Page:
The 82-year-old Petty, at his first race since the coronavirus pandemic began and at Talladega on race day for the first time in more than 10 years, stood side by side with Wallace during the national anthem before Monday’s rain-postponed event. Everyone stood behind the car while Brad Keselowski held the American flag at the front of the display of solidarity.
The idea to stand with Wallace started with Johnson, while former series champion Kevin Harvick suggested they all push the car to the front of the grid, Wallace said.
One by one, after the anthem, they hugged Wallace. He then had a long embrace with Petty.
And then he went racing.
If not for a shortage of fuel, Wallace might have had a chance to race for the win. A late stop for gas led to a 14th-place finish but felt like a win for Wallace. He went to the fence and slapped hands through the wiring with a group of fans, many wearing “I Can’t Breathe” shirts as they cheered.
He apologized for not wearing a mandatory mask but didn’t put it on because “I wanted to show whoever it was, you are not going to take away my smile.”
SEATTLE TO WIND DOWN “OCCUPIED" PROTEST
SEATTLE (AP) — Faced with growing pressure to crack down on an “occupied” protest zone following two weekend shootings, Seattle’s mayor says officials will move to wind down the blocks-long span of city streets taken over two weeks ago that President Donald Trump asserted is run by “anarchists.”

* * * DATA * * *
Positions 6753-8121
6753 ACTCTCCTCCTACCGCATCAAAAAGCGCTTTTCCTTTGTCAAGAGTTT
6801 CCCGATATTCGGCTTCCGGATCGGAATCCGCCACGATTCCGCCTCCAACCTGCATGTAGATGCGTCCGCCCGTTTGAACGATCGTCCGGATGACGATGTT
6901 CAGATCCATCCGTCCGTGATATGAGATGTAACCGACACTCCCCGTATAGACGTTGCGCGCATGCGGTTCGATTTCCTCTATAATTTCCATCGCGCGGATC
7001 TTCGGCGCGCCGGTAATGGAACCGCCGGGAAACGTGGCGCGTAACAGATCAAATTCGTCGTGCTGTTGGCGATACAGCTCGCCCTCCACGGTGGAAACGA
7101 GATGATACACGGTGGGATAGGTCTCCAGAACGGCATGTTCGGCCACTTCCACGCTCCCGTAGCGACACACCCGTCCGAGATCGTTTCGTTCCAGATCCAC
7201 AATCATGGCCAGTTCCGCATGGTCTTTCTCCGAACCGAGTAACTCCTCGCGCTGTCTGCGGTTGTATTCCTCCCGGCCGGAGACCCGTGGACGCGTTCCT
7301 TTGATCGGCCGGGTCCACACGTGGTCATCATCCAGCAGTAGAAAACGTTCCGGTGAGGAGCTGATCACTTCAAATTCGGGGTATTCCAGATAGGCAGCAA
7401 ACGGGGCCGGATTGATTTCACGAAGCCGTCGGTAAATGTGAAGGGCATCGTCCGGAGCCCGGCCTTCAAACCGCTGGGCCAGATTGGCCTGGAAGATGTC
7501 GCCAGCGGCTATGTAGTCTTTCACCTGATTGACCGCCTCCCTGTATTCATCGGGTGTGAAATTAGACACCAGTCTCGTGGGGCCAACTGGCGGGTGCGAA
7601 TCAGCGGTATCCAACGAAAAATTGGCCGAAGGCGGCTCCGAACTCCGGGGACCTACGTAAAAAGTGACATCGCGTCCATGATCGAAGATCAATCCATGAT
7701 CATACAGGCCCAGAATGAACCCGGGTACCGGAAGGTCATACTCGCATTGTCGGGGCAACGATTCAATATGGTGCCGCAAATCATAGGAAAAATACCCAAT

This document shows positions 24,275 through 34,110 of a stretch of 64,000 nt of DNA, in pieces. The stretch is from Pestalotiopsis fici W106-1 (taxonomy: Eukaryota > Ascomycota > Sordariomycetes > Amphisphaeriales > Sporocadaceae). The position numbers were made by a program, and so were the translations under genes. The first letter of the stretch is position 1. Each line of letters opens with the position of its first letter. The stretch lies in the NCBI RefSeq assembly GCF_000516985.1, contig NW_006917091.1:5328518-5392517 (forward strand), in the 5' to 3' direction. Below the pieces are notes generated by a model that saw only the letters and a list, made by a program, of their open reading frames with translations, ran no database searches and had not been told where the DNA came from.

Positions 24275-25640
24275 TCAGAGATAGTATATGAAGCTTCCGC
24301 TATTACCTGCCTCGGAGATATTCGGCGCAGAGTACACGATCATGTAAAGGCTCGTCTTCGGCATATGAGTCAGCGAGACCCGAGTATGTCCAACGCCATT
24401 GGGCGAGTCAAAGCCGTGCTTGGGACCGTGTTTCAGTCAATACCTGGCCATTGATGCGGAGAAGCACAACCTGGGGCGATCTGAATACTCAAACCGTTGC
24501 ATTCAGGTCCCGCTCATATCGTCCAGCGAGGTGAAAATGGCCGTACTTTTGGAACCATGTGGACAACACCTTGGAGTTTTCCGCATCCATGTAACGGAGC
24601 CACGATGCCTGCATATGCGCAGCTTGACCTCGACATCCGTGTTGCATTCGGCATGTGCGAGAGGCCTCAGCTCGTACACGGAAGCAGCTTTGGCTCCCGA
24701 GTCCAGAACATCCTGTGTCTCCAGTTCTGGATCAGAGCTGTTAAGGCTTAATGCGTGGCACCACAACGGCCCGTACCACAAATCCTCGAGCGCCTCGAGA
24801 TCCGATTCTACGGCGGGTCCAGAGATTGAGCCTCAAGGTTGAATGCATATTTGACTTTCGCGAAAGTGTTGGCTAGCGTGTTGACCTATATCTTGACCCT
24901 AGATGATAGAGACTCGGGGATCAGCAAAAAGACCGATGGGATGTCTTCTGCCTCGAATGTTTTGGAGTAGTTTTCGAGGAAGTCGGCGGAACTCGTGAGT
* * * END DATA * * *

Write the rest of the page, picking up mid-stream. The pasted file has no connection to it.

Mayor Jenny Durkan said the violence was distracting from changes sought by thousands of peaceful protesters opposing racial inequity and police brutality. She said at a news conference that the city is working with the community to bring the “Capitol Hill Occupied Protest” zone, or CHOP, to an end and that police soon would move back into a precinct building they had largely abandoned in the area.
Durkan also vowed to address some of the protesters’ demands, including investing more in Black communities, re-imagining policing in cooperation with community leaders, and pushing for accountability measures and statewide reform of police unions.